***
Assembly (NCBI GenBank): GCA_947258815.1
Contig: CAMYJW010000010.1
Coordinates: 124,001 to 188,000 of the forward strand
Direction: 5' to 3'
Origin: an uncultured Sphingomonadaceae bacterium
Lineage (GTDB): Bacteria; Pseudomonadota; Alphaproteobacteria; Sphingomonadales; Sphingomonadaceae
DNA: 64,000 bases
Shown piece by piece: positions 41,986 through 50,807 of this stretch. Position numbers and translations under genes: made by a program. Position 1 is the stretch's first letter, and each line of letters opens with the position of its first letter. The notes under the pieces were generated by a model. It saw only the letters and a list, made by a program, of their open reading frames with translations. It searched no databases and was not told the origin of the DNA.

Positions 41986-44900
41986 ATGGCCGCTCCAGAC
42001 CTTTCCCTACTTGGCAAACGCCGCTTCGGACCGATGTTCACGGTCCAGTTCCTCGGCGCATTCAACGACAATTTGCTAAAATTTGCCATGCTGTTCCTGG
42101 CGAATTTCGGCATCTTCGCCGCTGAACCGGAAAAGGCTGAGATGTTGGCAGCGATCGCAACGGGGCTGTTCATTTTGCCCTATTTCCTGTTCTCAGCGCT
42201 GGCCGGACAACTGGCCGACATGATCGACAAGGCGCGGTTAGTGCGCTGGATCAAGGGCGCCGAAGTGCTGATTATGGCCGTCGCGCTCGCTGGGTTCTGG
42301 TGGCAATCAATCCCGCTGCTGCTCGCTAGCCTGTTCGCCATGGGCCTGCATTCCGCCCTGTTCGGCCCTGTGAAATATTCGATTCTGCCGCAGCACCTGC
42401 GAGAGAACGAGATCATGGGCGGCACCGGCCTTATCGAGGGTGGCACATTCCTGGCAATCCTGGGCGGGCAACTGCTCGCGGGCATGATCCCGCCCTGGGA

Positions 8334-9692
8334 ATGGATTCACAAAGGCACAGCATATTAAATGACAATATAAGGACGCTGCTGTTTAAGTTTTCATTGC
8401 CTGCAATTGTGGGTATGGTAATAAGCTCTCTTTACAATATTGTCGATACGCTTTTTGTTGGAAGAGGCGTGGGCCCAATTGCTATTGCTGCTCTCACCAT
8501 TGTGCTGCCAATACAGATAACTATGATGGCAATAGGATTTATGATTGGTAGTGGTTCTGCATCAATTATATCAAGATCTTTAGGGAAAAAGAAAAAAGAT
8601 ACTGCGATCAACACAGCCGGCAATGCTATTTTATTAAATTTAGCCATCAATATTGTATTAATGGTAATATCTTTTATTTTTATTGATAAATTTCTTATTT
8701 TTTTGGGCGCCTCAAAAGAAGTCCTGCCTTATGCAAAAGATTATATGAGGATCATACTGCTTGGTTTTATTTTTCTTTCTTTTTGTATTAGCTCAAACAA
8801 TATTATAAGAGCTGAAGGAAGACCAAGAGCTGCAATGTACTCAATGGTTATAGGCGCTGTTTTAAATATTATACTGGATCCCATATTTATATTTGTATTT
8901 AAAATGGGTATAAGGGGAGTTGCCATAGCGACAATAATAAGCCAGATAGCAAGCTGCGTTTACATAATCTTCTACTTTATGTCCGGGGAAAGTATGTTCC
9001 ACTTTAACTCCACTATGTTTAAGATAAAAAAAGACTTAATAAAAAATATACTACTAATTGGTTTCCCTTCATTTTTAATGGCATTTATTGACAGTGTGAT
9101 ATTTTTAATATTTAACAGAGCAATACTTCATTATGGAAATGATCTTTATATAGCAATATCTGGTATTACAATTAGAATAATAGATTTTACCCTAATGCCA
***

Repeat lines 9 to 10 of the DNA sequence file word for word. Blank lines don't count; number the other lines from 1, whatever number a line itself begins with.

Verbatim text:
Positions 41986-44900
41986 ATGGCCGCTCCAGAC